THE recent snow flurries have stirred memories of the time when an army of volunteers and some old school ingenuity helped Leigh get their game with Widnes played despite the near Arctic Hilton Park conditions.

It was a top of the table encounter in the December of Leigh’s 1981-82 Championship winning campaign.

The victory over the Chemics that afternoon would go a long way to securing a first ever title for the Leythers

But how on earth did they get that game played – with snow falling and sticking, and banked up higher than the goalposts at the Railway End?

Leigh’s then long-serving secretary John Stringer remembers the day well, and he explained: “Chairman Brian Bowman and myself spoke at length the night before the game and we arranged to meet at the ground at 8am on the Sunday morning to make a decision.

“We contacted Brian Kitchen, a Leigh fan who owned Clarefarm – a garden centre on Nel Pan Lane, which is no longer there.

“He had loads of machinery that would help us if we decided to move the snow to get the match on.

“The two Brians and me met as arranged on the Sunday. It had stopped snowing, apparently around 6am, but with the scale of the drift at the Railway End, it was hopeless.

“To our surprise Brian said. ‘I’ll shift it! I’ll get me lads here and we will do our best.’”

Within the hour Hilton Park was a hive of activity with men and machinery shifting the snow and dumping it over the wall at the two ends of the ground.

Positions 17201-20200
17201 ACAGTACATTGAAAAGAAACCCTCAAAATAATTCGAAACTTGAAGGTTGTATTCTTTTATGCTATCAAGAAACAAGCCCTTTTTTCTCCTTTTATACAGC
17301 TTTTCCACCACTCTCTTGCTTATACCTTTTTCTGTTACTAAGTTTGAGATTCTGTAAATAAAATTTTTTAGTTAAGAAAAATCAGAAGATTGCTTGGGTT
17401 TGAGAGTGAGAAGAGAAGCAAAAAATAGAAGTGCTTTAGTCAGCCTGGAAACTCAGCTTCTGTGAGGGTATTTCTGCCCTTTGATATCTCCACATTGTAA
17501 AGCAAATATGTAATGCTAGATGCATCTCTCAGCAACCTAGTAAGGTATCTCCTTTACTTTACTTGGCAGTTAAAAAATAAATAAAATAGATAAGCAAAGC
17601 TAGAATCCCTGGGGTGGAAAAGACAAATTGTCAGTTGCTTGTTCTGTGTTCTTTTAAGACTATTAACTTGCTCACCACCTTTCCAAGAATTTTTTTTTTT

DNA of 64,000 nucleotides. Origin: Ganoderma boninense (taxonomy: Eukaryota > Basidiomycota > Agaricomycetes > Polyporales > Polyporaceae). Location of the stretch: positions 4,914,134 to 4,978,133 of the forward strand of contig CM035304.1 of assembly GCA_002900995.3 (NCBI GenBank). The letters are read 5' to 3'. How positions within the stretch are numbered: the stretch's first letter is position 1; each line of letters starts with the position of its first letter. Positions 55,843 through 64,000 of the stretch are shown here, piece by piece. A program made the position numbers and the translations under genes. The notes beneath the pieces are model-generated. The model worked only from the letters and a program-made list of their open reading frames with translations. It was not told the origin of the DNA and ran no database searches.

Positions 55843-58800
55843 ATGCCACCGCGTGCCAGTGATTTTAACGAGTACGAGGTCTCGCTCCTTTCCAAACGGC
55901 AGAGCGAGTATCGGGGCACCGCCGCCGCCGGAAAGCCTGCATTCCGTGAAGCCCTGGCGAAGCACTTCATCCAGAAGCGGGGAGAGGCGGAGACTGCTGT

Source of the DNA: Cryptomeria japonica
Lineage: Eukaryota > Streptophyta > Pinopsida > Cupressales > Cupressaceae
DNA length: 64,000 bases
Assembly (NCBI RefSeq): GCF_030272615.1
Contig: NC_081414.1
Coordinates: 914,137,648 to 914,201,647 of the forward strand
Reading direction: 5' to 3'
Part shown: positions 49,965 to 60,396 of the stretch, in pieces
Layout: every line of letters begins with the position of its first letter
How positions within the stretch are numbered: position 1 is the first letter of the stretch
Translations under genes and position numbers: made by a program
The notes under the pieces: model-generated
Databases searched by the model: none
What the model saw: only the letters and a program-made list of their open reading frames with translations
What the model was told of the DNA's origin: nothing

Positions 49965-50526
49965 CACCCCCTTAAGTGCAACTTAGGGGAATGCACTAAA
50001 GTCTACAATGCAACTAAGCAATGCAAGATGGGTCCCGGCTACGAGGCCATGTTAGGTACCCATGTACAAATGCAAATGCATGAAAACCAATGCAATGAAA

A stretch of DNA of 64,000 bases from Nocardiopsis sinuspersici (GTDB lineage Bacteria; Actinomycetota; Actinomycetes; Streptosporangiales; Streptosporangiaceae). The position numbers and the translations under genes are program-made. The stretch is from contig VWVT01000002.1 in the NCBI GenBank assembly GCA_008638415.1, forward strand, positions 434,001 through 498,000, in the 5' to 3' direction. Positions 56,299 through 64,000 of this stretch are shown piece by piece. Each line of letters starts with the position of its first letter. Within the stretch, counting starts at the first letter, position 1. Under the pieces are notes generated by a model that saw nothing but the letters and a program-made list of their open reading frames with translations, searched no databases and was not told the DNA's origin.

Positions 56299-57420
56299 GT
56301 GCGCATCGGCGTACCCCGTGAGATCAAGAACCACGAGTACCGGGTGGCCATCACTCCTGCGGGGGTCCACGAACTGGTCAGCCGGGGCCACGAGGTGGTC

They were joined by a mass of volunteers, who turned up to clear the terracing on the two sides of the ground which would house spectators.

John continued: “I had been in constant touch with Ronnie Close, the General Manager at Widnes.

“He said, ‘You must be barmy! You’ve no chance of getting it on’.

“Then Leigh kitman Tony O’Neill arrived, pointing out that the white ball would cause a problem in the snow.

“Tony went to a car spares shop on Railway Road and bought a few cans of orange touch up spray paint, and got on with the job of ‘painting’ the white Mitre balls in a bright orange colour.

“The referee Greg Hartley arrived just before 12 and was seeing snow for the first time.

“He was from Australia but was spending a season in the English game

“He was impressed with the effort and was happy with the pitch, providing of course, we could get the deep snow off.

“Having cleared 75 per cent of the pitch it was decided ‘Match on’, but it was still touch and go.”

Brian Kitchen’s team continued to shove the snow over the boundary wall and the army of volunteers carried on sweeping and gritting the terracing.

But then there was another twist – and at 2pm – an hour before kick off – it began to snow again.

John recalls: “The Manchester weather centre had told us it wouldn’t return until 6pm, but it came with a vengeance.

“But the referee was happy, so we opened the turnstiles at 2.15pm.

“The eighty or so volunteers got a free match ticket and Brian and his guys were entertained in the boardroom and had the best seats in the house.”

However, not everyone was happy – particularly as the Chemics were without a couple of their players who had not been able to make it because of the snow.

“Widnes claimed the pitch wasn’t playable, but the referee disagreed and the game went ahead,” John said.

That was not the end of the effort – with prop Derek Pyke, hooker Gary Ainsworth and the other reserve players from that day brushing the touch lines as the snow continued to fall.

It was all worth it, with Leigh winning 18-5 in front of 2,553 brave souls.

“The victory for Leigh that day certainly had a big say in the Club winning the League Championship,” concluded John.

And he is not wrong – with Alex Murphy’s team finishing the season two points clear of Hull FC and Widnes.

To make matters worse for Widnes, the team coach and a number of travelling fans struggled getting home due to the numbers of road closures caused by the wintry downfall.